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FPTK (Formal Poetry Toolkit)

··2 mins

I’ve been thinking about something like this for quite some time. As God has directed my steps, and those skills I learn as time goes on, I think I finally have the correct set of technical skills to begin pursuing this.

First, I think I will need to define two datatypes. I think I will store the defaults for all of these in a database, and secondarily use text files (plain text for forms and json for words) to add custom data.

Data types:

  • Forms

    • These are definition files for formal poetry of all types.
    • First line is name of form.
    • each line contains 1’s and 0’s to indicate stressed and unstressed syllables respectively. This will also indicate the number of metrical feet.
    • Then the line will have a space followed by a letter. The letter indicated the rhyme scheme.
    • For example, a Spenserian sonnet would be indicated as:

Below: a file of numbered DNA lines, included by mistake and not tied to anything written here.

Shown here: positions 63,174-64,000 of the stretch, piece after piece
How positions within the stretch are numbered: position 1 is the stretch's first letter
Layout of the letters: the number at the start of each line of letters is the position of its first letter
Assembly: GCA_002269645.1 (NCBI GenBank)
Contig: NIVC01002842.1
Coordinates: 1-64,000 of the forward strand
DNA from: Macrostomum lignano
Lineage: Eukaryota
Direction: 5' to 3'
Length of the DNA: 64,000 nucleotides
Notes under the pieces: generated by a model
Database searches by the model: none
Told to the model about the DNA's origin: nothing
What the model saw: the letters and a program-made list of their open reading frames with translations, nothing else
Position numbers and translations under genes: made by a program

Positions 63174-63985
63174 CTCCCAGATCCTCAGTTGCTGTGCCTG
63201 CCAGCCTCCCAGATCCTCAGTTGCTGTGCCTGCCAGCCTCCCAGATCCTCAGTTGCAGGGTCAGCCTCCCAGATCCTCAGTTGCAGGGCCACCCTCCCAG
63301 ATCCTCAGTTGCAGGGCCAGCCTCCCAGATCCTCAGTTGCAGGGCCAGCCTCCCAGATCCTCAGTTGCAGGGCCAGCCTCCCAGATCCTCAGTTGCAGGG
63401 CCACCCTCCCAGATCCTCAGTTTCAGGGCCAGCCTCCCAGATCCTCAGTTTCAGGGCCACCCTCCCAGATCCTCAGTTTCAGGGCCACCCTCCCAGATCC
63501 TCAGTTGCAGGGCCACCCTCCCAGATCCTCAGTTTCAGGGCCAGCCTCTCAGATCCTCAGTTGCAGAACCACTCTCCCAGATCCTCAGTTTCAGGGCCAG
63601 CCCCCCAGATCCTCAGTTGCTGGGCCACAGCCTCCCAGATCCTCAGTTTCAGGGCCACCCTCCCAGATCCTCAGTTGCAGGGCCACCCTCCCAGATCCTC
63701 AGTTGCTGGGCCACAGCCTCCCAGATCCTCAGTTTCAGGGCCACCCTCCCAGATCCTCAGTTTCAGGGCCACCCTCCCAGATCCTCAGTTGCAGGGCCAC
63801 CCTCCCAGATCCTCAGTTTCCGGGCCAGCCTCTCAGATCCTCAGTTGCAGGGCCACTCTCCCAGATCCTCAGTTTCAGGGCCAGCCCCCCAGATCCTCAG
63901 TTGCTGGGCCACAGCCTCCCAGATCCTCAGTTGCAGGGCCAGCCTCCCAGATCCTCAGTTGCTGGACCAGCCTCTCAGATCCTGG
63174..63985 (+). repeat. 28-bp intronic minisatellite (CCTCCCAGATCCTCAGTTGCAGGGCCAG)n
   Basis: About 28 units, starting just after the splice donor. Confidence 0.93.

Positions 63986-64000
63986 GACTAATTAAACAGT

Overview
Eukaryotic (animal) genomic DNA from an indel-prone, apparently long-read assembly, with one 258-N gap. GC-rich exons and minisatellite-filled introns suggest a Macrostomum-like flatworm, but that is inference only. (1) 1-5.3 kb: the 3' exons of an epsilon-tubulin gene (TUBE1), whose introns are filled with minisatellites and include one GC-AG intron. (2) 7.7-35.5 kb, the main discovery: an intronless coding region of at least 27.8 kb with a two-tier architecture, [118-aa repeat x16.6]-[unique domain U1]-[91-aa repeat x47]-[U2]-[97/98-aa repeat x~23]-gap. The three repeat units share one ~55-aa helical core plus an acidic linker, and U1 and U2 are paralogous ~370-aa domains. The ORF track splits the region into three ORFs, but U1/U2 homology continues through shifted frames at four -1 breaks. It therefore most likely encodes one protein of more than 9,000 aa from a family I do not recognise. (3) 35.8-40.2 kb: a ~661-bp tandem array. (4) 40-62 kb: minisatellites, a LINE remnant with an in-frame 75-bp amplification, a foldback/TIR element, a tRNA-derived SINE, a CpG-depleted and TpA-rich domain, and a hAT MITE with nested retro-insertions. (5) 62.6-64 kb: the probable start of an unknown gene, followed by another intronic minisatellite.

Spenserian sonnet
    0101010101 A
    0101010101 B
    0101010101 A
    0101010101 B
    0101010101 B
    0101010101 C
    0101010101 B
    0101010101 C
    0101010101 C
    0101010101 D
    0101010101 C
    0101010101 D
    0101010101 E
    0101010101 E
  • Words

    • These are the heart of the program.
    • I want to be cautious that I include all the information that I need, but nothing that can be gleaned from the information that is already included.
    • An example of this
    word: early,
    pronunciation: "ER1 L IY0",
    stress: 10,
    pos: [adjective, adverb],
    antonyms: [future, old, late, later, worn],
    synonyms: [fresh, initial, new, recent]

Use Clingo to enforce formal constraints on lines of poem.

  • phase 1
    • stress pattern (metre)
    • rhyme (for 3 or more syllables, last vowel and consonant stem, for 2 or less, last consonant stem)
    • word order informed by parts of speech
  • phase 2
    • alternative words (synonyms) based on stress
    • near rhymes
    • assonance
    • consonance/alliteration

Python Class:

  • Poem
    • Model
      • selected form
    • Line
      • each line in the poem

Where the data come from